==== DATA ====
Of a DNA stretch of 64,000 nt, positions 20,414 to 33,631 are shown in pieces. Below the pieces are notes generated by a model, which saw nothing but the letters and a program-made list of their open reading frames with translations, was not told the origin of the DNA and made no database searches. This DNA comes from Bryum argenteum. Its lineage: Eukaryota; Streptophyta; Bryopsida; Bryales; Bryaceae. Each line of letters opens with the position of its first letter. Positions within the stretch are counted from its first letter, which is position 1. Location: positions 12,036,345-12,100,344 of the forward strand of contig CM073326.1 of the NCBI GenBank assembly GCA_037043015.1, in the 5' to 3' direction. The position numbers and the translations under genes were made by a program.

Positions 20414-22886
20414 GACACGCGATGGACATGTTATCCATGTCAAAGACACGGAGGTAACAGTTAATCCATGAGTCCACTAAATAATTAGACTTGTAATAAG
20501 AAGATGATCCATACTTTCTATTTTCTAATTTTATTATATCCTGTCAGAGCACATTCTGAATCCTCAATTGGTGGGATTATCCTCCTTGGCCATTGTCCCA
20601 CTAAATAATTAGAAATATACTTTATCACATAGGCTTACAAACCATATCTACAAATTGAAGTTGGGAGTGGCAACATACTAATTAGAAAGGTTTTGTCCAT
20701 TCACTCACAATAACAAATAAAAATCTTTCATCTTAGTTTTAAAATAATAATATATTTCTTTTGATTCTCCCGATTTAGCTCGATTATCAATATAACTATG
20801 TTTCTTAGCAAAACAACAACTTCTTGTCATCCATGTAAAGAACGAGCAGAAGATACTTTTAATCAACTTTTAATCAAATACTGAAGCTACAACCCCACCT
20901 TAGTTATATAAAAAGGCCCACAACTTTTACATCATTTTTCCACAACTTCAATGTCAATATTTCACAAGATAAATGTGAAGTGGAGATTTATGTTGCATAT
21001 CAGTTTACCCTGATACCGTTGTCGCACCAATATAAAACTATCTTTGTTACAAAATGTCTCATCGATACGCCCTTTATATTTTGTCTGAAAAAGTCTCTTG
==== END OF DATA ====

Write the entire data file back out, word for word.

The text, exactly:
Of a DNA stretch of 64,000 nt, positions 20,414 to 33,631 are shown in pieces. Below the pieces are notes generated by a model, which saw nothing but the letters and a program-made list of their open reading frames with translations, was not told the origin of the DNA and made no database searches. This DNA comes from Bryum argenteum. Its lineage: Eukaryota; Streptophyta; Bryopsida; Bryales; Bryaceae. Each line of letters opens with the position of its first letter. Positions within the stretch are counted from its first letter, which is position 1. Location: positions 12,036,345-12,100,344 of the forward strand of contig CM073326.1 of the NCBI GenBank assembly GCA_037043015.1, in the 5' to 3' direction. The position numbers and the translations under genes were made by a program.

Positions 20414-22886
20414 GACACGCGATGGACATGTTATCCATGTCAAAGACACGGAGGTAACAGTTAATCCATGAGTCCACTAAATAATTAGACTTGTAATAAG
20501 AAGATGATCCATACTTTCTATTTTCTAATTTTATTATATCCTGTCAGAGCACATTCTGAATCCTCAATTGGTGGGATTATCCTCCTTGGCCATTGTCCCA
20601 CTAAATAATTAGAAATATACTTTATCACATAGGCTTACAAACCATATCTACAAATTGAAGTTGGGAGTGGCAACATACTAATTAGAAAGGTTTTGTCCAT
20701 TCACTCACAATAACAAATAAAAATCTTTCATCTTAGTTTTAAAATAATAATATATTTCTTTTGATTCTCCCGATTTAGCTCGATTATCAATATAACTATG
20801 TTTCTTAGCAAAACAACAACTTCTTGTCATCCATGTAAAGAACGAGCAGAAGATACTTTTAATCAACTTTTAATCAAATACTGAAGCTACAACCCCACCT
20901 TAGTTATATAAAAAGGCCCACAACTTTTACATCATTTTTCCACAACTTCAATGTCAATATTTCACAAGATAAATGTGAAGTGGAGATTTATGTTGCATAT
21001 CAGTTTACCCTGATACCGTTGTCGCACCAATATAAAACTATCTTTGTTACAAAATGTCTCATCGATACGCCCTTTATATTTTGTCTGAAAAAGTCTCTTG